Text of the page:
This week, have you ever heard so much Alan Jones in your life? We celebrate the first 100 days of the carbon price, what is happening abroad in terms of renewable energy production and what would you do if you owned an island in Hawaii? All this and more in this week, that was.
“Something to know about Alan Jones - the key thing, really - is that he's not all that bright.”
- Mike Carlton, SMH columnist
If you had not heard Alan Jones at work broadcasting before, you surely have now. One of the lead opponents of the carbon price has been all over the airwaves and social media for all the wrong reasons this week.
Meantime the government has issued its first permit under the carbon price which has now officially been in place for (more than) 100 days. One chemical firm has back tracked on its plan to shelve operations because of the carbon price, is now saying it will expand to the tune of $1 billion, despite it … and land fill operators say they are in the line of fire. That could be a compelling argument for recycling!
And before we finish this discussion on the carbon price, this piece in the National Geographic roundly looks at the way Australians will need to change the way they think.
A new wind farm just out of Canberra is holding a fun run to get the community across the finish line. While supporters of solar power for Port Augusta walked from Spencer Gulf to Adelaide to make their point to the powers that be in Canberra that it is time to replace coal.
And the Presidential campaign in the States is heating up. Climate Spectator tells us why Obama must win, at the same time that President Obama bars Ralls Corp from building a wind farm in Oregon. Meantime in the UK, those Brits have broken their own record for generating wind power this month.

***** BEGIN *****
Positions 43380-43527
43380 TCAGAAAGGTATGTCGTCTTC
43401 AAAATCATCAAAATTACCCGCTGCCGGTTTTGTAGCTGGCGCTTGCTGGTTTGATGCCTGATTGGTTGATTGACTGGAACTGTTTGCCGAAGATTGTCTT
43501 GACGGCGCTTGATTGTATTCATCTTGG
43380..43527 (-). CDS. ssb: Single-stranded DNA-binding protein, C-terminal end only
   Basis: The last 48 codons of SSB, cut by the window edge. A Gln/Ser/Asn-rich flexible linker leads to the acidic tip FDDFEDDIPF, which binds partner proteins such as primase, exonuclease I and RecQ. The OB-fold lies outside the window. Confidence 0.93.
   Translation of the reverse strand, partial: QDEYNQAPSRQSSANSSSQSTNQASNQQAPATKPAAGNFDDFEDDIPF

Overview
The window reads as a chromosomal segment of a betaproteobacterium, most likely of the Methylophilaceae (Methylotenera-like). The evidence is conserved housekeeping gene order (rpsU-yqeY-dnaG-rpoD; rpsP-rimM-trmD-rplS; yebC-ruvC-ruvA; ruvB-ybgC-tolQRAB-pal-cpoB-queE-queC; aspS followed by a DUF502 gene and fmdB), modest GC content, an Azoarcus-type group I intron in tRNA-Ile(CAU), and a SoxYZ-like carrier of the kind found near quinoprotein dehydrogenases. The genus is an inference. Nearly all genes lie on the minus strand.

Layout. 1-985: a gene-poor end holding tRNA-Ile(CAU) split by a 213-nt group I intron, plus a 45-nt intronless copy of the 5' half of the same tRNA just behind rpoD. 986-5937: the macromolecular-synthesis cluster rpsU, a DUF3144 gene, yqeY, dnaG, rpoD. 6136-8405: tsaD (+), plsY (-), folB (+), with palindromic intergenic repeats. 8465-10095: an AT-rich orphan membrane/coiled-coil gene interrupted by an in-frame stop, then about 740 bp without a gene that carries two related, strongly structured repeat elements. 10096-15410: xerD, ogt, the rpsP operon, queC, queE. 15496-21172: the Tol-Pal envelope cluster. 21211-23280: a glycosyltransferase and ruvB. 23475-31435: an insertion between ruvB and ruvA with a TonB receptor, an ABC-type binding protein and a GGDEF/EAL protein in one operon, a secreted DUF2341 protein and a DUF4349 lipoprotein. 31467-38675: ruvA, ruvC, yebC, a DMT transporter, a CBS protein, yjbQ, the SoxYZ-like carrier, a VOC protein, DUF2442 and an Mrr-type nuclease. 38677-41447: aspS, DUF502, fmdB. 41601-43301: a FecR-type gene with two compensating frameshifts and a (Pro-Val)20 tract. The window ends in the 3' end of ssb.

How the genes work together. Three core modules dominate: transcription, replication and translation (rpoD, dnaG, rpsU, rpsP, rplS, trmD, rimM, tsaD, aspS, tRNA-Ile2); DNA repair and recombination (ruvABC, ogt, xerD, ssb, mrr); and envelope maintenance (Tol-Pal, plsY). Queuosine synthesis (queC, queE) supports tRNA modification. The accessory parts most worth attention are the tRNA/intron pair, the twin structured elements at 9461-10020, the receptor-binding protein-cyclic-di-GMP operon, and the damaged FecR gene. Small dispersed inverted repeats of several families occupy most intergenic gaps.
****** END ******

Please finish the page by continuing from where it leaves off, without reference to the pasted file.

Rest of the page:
Back to Australia, in Tasmania, Greens candidate Anna Reynolds tells us it’s time for Tassie to have a climate change institute of its own. And our own Tassie-based Climate Leader Peter Boyer tells Mercury readers that change to help us adapt to climate change is happening at a glacial pace.
But change is indeed happening, and in a slightly unsettling but pretty cool kind of gizmo, someone clever at the World Resources Institute has mapped out the timeline of extreme weather events. Have a look.
And while we are on the subject have a look at this nicely laid out resource where you can find out everything you have ever wanted to know and more about what impact climate change will have on environment, habitat, industry and health.
On the latter, we are told this week that climate change is helping us to spread and carry exotic diseases and in The Conversation a recent report reveals that children are especially vulnerable to disease burden from climate change.
So if all of that is enough to put you off travelling, check this out – how to see the world’s wonders without blowing your carbon budget.
Australia’s pig farmers have been calling for help to ‘save their bacon’, with reports that pork, along with chocolate, beer, honey and coffee (perhaps not in that order) are becoming endangered eats.
Puma have developed bio-degradable sportswear. I wonder if it would start decomposing if you leave it in your cupboard for too long? And Oracle billionaire Larry Ellison says he will turn his private Hawaiian island into a sustainable paradise. I’ll help. Ciao for now...
This Week in Climate Change (formally The Week That Was), a weekly review of climate change politics, policy, innovation and science from Climate Reality Leader Andrew Woodward. @climatecomm